Protecting highway-bound animals in L.A.

Roadkill, while a sad occurrence, is a rather prominent one on busy roads and highways today. It is arguable that just about every time we take these crowded routes we spot an animal that unfortunately met its untimely end while attempting to cross a road, and no matter how often we see this, I don’t think it makes it any easier.

Despite the somewhat inevitable presence of roadkill on our roadways, there is some positive news to share on the topic that is happening is Los Angeles.

“Running through the second-largest city in the country, and possessing of the most notorious traffic patterns, the 101 freeway in Los Angeles County is about to get a green makeover with the largest wildlife crossing overpass on Earth,” says an article from The Good News Network.

“LA County has a large mountain lion population, but the extensive development of the area and surrounding cities has created pockets of isolated habitat sliced up by immense roads like the 101, 110, and 405. This creates problems of not only the risk of lions attempting to cross the road and being killed by cars.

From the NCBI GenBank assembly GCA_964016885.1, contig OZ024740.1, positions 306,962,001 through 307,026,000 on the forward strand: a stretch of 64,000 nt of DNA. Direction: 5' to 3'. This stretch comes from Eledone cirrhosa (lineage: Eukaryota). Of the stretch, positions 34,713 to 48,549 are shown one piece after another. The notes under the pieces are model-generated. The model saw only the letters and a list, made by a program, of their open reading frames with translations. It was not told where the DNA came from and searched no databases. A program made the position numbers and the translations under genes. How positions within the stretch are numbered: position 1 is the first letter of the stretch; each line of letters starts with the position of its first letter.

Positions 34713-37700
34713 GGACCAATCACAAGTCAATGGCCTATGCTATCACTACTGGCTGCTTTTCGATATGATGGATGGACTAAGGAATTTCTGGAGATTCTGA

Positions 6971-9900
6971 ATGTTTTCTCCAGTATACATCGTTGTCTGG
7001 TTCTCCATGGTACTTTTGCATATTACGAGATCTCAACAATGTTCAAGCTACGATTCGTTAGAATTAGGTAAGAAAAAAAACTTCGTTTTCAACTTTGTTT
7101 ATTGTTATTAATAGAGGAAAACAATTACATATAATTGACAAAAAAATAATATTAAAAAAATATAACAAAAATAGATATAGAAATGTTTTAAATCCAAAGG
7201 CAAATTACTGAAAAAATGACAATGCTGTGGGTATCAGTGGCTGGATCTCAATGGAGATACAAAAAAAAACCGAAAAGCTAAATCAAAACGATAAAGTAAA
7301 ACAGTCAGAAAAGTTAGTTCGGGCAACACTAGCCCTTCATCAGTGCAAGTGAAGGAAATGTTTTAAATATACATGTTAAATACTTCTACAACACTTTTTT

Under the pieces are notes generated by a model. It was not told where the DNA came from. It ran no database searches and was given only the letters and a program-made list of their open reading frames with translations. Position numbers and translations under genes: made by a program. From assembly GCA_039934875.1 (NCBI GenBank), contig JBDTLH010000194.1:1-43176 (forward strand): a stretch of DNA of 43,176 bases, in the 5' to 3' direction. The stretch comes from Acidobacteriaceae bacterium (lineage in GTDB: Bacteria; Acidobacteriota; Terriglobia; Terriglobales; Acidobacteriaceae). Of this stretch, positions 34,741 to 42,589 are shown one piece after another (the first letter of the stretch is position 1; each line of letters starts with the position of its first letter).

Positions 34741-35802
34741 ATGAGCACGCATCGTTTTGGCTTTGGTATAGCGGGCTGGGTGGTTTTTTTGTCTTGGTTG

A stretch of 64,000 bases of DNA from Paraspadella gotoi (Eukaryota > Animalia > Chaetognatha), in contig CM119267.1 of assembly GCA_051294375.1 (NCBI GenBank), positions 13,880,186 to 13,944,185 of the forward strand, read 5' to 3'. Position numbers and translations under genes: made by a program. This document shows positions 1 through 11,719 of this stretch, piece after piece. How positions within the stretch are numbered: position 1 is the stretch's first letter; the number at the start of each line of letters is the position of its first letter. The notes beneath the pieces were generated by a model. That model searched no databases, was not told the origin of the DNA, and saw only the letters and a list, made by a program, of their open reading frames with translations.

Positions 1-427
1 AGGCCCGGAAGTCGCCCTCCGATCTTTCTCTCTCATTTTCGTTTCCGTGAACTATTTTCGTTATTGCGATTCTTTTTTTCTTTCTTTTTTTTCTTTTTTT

“Facilitated in part by Save LA Cougars and the National Wildlife Federation, 2,700 mostly private donors have raised $15 million for the construction of a 165-foot crossing that will pass over the 101 in Liberty Canyon, the designs for which are in the final stages of completion.

“The overpass will be covered in extra-dense trees and other vegetation, to make the crossing as silent and shaded as possible, so the lions will feel comfortable and secure in using it.

“Between Thousand Oaks and Calabasas, where some of the wealthiest Hollywood celebs have their digs, the freeway will connect two areas of wildlife habitat, Malibu Creek State Park/Santa Monica Mountains and Palo Comado Canyon, and will hopefully create a corridor through which lions can travel freely and reach other areas of the mountains.

“If fundraising continues, according to Save LA Cougars, a non-profit set up to support the project, ground will break on the overpass in 2021,” the article explains.

This is some pretty fantastic news pertaining to protecting animals as they cross high-traffic roads, and while this particular initiative is occurring in L.A., I think it is one that, with the required funding, could be put into practice all over the world.

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